@11 there's more than a few people who say it's not a coincidence they cut those bus lanes near the light rail. But I'm sure they're just being overly cynical. Sound Transit would never Do something sneaky like that, would they?
Regarding that academic’s “housing supply myth” argument: It’s like if in a famine someone claimed that there’s no shortage of food because the amount consumed is the same as the amount produced.
@13 Wrong. It is like if in a famine there is a silo with 66,719 rations of food not being distributed, pointing out that perhaps the famine has been created by forces beyond simple food production.

There is no population surge in America, there is no wage surge in America, yet housing prices are rising incredibly fast all across the US (even in places without an Amazon boom). Perhaps it is time to step back and think perhaps this might have more relation to international capital flows than simple supply and demand.
I would not want to be in a monorail when our 9.0 earthquake hits. Nope. Tunnels are safer.
(That said, I voted for the monorail last time. But really, Seattle missed its opportunity to Monorailize the city back after the '64 World's Fair, when no one took the moment to reserve light rail / monorail right-of-ways [because cars!] and just let the city fill all the spaces w/ structures... and we now have to retrofit the city for light rail. *sigh*)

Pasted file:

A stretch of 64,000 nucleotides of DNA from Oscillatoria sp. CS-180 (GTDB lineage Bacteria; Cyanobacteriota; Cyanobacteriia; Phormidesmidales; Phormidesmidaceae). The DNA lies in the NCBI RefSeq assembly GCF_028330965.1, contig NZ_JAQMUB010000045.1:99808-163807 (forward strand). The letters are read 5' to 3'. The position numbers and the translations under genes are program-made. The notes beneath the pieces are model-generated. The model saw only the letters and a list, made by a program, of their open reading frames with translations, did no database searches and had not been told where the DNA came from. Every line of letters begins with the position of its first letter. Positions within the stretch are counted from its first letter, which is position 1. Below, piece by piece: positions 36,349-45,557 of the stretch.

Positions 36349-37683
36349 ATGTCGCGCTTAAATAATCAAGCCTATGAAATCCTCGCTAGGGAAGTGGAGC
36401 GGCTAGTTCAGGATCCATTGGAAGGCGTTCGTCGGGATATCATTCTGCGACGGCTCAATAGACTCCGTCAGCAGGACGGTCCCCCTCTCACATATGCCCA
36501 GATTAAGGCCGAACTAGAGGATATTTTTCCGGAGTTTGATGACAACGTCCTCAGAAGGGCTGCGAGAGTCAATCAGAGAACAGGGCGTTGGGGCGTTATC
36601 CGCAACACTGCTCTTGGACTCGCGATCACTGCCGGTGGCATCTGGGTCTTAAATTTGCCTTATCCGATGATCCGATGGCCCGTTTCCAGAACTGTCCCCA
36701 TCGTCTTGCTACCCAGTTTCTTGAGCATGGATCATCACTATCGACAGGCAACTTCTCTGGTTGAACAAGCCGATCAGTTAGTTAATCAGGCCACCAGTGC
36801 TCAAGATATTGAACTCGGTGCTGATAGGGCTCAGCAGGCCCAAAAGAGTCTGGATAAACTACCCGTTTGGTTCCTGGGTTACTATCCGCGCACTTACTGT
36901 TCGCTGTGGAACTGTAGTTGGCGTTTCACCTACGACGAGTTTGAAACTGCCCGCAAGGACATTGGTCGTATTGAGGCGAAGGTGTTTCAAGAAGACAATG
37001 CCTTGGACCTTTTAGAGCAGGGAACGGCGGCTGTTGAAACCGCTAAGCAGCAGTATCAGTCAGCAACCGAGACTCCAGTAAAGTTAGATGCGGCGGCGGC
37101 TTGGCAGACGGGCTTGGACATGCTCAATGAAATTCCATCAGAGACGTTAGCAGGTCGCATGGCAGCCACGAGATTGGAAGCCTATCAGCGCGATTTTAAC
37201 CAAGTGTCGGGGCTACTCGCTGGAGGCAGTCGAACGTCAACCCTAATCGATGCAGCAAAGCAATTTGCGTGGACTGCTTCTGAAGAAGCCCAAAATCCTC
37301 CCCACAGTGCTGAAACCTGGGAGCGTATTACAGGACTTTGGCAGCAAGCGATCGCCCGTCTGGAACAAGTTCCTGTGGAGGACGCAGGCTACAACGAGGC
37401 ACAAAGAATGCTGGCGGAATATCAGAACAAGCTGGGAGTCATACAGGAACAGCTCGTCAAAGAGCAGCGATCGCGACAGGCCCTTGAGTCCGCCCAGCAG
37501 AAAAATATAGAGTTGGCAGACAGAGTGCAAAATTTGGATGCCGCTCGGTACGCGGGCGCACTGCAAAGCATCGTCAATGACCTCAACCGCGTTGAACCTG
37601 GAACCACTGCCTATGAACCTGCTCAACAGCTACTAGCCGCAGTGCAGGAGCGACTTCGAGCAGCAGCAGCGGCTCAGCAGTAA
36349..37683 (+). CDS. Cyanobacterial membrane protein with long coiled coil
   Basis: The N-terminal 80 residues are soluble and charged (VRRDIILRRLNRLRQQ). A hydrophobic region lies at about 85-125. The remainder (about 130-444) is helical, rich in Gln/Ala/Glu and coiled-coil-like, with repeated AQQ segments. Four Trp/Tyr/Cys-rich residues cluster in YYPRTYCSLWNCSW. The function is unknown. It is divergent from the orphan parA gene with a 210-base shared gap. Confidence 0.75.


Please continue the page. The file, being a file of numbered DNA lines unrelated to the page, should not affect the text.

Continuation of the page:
@10 - ...housing is available for less than the "affordable" market rate?
I don't even know what this means. Why is "affordable" in quotes? What is the 'affordable market rate'? Because the regular market rate in this city is quite unaffordable for quite a lot of people who are being forced out (and into longer commutes > worsening traffic) since they can't pay the new rental prices. Their jobs don't pay enough and their wages can't rise fast enough to stay put. I think minimizing the social disruption of making people move due to radical cost increases is a reasonably positive goal for a community and a society to have. "Market forces" only care about one thing: profit. At the expense of people and communities. The economy should work for us, not the other way around.
Build a transit system like Vancouver? Great idea!

Oh wait, too late. We are building one like Dallas.

If you don't know the difference, spend a little time on Wikipedia. Also look for maps that show where these trains actually go. Simple rule of thumb: Density + proximity = success. Building light rail lines to places like Fife, Issaquah, or even West Seattle, does not. Oh, and it helps if you build the system so that the train and buses can work together. That is how Vancouver does it, but we can't seem to figure that out. The trains should complement the buses, not just replace a handful of them.
As far as Vancouver housing is concerned, it sounds like a bubble. If the city continues to build new places, but there isn't that much demand for them, then prices will plummet fairly soon. You can't make money if the apartment is empty.

Of course it is possible that there is some sort of flaw with the data. It is hard to explain all those empty places when other reports point to an extremely low vacancy rate (less than one percent) for Vancouver.